The City of Launceston says a survey sent out to Invermay residents was meant to gauge their "tolerability" to severe flooding, but some of the questions left residents confused and concerned.
One question asked residents how often they would consider it "acceptable" to have floodwaters "up to the ceiling of the ground floor" of their home or business with options of never, very rarely, or once, twice or a few times in their lifetime.
Another asked if they would consider it acceptable to have flood cutting off access to hospitals, aged care or schools for several hours, or to have flood water entering these facilities.
The preamble to the survey, signed by council city development manager Richard Jamieson, states the it was attempting to get the community's views on whether it would like flood risk "managed differently", and to get information about how residents and businesses manage their own risk.
But Invermay resident Peta Frost said the questions were causing concern in the community about council's confidence in its flood levee system.
"At first I thought it was a joke," she said.
"What could possibly be the purpose of the survey when most of the questions are absurd?
"Does the council have concerns about the efficacy of the levee system?
"The survey is a waste of paper, time and resources and I do not intend to complete it, unless someone can convince me that it is helpful and will result in benefits for the Launceston community."
Modelling from 2019 showed that the vast majority of Invermay west of the North Esk would be protected from one-in-20 and one-in-100-year flood events, but inundated with two-to-five-metre flooding in one-in-200-year events.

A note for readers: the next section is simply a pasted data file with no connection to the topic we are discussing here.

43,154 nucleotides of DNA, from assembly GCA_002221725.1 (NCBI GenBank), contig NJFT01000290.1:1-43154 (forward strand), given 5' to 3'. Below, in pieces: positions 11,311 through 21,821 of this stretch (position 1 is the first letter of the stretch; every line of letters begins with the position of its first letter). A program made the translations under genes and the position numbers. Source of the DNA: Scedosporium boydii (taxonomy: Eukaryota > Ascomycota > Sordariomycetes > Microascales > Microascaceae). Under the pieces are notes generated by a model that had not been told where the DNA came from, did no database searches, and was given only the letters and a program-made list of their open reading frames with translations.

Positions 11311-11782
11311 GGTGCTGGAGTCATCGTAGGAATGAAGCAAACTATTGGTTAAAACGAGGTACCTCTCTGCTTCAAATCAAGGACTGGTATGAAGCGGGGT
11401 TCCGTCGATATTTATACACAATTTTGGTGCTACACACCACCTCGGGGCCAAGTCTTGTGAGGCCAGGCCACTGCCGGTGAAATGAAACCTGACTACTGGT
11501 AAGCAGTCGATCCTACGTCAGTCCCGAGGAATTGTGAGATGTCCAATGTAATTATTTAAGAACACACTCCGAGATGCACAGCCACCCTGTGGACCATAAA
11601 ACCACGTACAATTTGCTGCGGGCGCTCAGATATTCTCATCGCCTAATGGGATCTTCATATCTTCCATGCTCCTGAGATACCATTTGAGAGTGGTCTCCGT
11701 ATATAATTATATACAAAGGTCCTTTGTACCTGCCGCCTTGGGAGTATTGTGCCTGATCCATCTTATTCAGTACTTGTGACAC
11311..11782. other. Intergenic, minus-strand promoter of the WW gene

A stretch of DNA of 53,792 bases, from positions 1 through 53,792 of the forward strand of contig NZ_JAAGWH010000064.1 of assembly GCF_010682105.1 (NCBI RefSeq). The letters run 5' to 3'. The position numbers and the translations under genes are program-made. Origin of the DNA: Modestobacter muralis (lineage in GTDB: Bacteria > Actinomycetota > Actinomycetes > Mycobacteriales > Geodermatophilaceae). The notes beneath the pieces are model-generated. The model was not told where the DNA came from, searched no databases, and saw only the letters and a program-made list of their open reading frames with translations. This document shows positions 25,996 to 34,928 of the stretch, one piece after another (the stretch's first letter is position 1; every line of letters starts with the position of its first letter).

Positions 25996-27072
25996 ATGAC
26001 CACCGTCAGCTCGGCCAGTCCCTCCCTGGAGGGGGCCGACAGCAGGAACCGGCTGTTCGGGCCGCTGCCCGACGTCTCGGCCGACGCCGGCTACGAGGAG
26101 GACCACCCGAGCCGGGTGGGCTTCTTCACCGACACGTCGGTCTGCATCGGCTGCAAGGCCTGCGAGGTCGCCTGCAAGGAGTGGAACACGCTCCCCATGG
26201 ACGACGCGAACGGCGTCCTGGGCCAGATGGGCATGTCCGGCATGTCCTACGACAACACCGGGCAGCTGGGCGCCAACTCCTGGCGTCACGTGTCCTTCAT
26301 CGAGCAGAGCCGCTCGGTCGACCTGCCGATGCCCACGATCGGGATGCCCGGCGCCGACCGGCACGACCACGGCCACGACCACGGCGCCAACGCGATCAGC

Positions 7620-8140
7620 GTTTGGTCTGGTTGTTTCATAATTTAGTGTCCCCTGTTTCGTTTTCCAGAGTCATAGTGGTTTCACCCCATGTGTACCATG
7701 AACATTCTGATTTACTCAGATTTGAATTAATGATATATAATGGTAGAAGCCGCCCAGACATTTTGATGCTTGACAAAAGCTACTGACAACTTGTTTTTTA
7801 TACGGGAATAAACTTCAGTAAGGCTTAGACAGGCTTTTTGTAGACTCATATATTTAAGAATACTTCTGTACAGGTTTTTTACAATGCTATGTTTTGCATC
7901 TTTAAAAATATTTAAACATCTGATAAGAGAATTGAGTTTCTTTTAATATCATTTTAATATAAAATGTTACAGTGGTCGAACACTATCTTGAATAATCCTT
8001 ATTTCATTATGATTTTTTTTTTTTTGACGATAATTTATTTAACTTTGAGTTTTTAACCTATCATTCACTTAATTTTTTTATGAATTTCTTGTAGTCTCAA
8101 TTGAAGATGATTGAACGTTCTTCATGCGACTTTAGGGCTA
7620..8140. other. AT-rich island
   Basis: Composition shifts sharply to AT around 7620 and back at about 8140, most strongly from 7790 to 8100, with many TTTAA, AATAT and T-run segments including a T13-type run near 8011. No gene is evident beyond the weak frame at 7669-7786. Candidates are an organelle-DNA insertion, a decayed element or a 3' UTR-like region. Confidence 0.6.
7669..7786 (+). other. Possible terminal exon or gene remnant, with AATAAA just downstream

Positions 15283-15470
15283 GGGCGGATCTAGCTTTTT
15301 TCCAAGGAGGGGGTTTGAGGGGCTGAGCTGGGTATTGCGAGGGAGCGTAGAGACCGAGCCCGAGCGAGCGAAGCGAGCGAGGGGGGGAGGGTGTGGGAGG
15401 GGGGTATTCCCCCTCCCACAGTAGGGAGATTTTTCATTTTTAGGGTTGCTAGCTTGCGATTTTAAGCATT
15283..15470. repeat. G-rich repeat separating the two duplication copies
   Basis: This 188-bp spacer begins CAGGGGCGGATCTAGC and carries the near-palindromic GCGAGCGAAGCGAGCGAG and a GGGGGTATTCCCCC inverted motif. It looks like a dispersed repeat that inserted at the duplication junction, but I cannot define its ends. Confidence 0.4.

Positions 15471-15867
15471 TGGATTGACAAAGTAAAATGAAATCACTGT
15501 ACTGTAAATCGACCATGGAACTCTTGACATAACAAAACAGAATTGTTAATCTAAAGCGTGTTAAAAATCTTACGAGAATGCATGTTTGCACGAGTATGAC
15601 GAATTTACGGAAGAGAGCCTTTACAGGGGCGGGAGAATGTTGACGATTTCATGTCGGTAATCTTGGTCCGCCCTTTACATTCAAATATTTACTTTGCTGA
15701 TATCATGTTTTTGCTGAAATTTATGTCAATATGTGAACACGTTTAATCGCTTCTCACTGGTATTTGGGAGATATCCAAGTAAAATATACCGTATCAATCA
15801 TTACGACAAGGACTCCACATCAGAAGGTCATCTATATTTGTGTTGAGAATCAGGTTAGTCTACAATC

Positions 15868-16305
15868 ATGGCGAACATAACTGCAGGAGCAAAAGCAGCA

In the most extreme examples - far worse than any flooding experienced since colonisation - most of Invermay would be more than five metres underwater.
However, increased severity of flooding in Launceston was one predicted outcome of a warming climate.
Last month's flood survey was sent to about 3000 residents and businesses in Invermay.
City of Launceston chief executive officer Michael Stretton said the survey was intended to determine "what controls are most appropriate for different areas", based on how residents and businesses are prepared for various levels of risk.
"Different types of businesses and residents will have different levels of preparedness and different levels of risk," he said.
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"As our understanding of flood risk improves and as the community's appetite for risk changes over time, the City of Launceston is eager to learn how residents and business owners consider and manage their flood risks.
"Launceston is a flood prone city. It remains the case that no flood defence system is failsafe. Residents in low-lying areas of the city are encouraged to be conscious of the risks, to remain situationally aware, and to have a flood plan in place."
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